A lot can happen in a week. It always does. However, when it comes to the first week of the baseball season, fantasy managers who have spent a long winter anxiously awaiting stats that count are very prone to getting hoodwinked by extreme starts to the campaign that typically won't be indicative of future results.
This is particularly true when it comes to extremely high batting averages out of the gate or extended oh-fers to start the season. When a .250 hitter has a sudden run of multihit games in the summer, he's considered to be "hot" -- but the expectation is that at some point, his bat will once again return to "normal." When a .320 hitter is mired in a 1-for-20 slide just after the All-Star break, it's all but laughed off, and both forgotten and forgiven once he gets back on track.
Yet, when the only sample you have is the extreme streak, it's hard not to have it color your perception of the player -- not only in the present, but also for many weeks to come. It's very dangerous to let these first impressions linger for too long, lest your opinion of these players cause you to be unable to value them properly going forward and potentially wreck your season as a result.
Let's take a look at Andrew McCutchen of the San Francisco Giants. He started the season 2-for-24 (.083) with six strikeouts -- and negative fantasy points as a result. But on April 7, he went off with a 6-for-7 night including three extra-base hits -- one of which was a walk-off three-run blast in the 14th inning. Suddenly, he's batting .258 on the season and has 16 total fantasy points for the week and he's in no danger of being on the most-dropped list.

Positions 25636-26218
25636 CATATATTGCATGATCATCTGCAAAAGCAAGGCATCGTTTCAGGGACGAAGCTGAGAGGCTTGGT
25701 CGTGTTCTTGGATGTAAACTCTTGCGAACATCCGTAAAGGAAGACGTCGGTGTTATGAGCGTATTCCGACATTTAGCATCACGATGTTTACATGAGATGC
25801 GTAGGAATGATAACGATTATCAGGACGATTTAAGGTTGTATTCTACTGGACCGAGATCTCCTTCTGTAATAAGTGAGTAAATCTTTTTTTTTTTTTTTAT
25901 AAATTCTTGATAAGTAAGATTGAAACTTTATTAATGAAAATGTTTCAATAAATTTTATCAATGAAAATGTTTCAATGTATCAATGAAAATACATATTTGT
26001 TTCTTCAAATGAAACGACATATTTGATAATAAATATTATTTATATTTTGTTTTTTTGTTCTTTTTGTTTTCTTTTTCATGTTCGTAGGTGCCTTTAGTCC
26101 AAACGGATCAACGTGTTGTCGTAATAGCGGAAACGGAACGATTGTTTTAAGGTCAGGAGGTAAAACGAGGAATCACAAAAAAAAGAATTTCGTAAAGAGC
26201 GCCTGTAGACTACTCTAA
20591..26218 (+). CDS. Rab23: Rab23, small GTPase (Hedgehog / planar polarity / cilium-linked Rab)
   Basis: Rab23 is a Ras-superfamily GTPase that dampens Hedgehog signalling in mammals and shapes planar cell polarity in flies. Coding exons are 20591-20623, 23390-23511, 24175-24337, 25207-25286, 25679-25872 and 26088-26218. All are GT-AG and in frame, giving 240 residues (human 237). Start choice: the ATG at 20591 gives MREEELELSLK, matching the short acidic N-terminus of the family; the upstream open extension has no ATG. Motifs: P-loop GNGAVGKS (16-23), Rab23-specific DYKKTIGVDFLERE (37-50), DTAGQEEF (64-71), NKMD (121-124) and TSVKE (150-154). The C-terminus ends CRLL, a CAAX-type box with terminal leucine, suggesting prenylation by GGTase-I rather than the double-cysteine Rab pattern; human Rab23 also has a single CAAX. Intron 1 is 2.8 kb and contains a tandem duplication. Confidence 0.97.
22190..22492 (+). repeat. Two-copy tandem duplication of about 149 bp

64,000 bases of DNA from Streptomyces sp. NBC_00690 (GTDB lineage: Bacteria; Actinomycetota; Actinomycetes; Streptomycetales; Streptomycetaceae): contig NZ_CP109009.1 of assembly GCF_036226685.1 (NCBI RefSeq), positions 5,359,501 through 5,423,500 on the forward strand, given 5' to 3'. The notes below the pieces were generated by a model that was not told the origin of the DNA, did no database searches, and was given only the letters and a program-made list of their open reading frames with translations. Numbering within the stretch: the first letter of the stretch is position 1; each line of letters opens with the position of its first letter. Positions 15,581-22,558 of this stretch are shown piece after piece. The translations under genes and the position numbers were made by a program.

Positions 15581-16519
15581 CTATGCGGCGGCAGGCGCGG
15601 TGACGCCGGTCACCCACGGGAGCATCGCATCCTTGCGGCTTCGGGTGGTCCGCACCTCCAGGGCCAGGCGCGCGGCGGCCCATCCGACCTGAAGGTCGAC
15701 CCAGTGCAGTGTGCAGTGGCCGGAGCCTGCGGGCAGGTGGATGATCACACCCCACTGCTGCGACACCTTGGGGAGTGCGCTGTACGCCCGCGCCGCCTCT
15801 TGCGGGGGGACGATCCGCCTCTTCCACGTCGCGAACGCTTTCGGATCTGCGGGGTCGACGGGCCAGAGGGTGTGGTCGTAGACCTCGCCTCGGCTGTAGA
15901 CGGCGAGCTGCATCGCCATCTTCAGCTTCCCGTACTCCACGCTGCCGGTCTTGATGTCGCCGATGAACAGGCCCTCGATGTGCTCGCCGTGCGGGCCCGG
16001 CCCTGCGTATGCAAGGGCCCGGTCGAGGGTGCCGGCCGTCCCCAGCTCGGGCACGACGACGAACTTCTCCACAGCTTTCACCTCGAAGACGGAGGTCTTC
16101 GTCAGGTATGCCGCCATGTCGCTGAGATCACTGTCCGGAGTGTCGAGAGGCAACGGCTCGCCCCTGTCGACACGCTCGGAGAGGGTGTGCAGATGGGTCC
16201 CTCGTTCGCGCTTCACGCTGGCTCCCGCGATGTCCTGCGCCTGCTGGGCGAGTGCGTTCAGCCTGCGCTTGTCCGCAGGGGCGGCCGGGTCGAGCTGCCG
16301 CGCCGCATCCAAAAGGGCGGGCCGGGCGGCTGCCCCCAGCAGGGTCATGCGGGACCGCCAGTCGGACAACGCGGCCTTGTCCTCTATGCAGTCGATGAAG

Conversely, how much louder would the boos be for Giancarlo Stanton if not for his 2-HR, 16 fantasy point Opening Day? Since then, he's managed to go just 4-for-37 (.108) with 19 strikeouts, and his overall fantasy point total remains at 16. Yet, if Stanton goes 2-for-4 with a few balls either slamming into or sailing over the outfield wall in his next outing, all is likely to be sunshine and rainbows.
Having six (or more) hitless games in the first week of the season will be a double-digit point albatross on your batting average for the rest of the season. So even if Jose Ramirez (2-for-33) or Gary Sanchez (2-for-32) were to end up batting .300 over their next 500 at-bats, that still would only get them up to .280 on their baseball card. It's that big of an impact.
On the flip side, a super-hot streak is not likely to have as much of an impact going forward. A quick look at the top-10 list in terms of 2018 batting average yields us such names as Rhys Hoskins, Chris Owings, Ryan Flaherty, Dansby Swanson, Didi Gregorius and Matt Chapman, all of whom are batting at least .370.
Last season, Yunel Escobar, Marcell Ozuna, Asdrubal Cabrera and Odubel Herrera were all in the mix of early batting leaders at some point during their respective teams' first eight games. However, when all was said and done, this quartet, who had hit a combined .400 to kick off the season, hit a combined .289 for the season -- and .281 if you started counting at Game No. 9.
In other words, a hot streak gets more diluted and means less as the season wears on. However, a slow start remains a batting average albatross the rest of the way. If you know a player's poor first week is driving down his stats but trust his track record and recent performance, you can use that to your advantage at the trading table in May or June. Keep this in mind when looking at the numbers, because it can help you to spin the statistics in a way to ensure you're the one coming out ahead in terms of value when making trades going forward.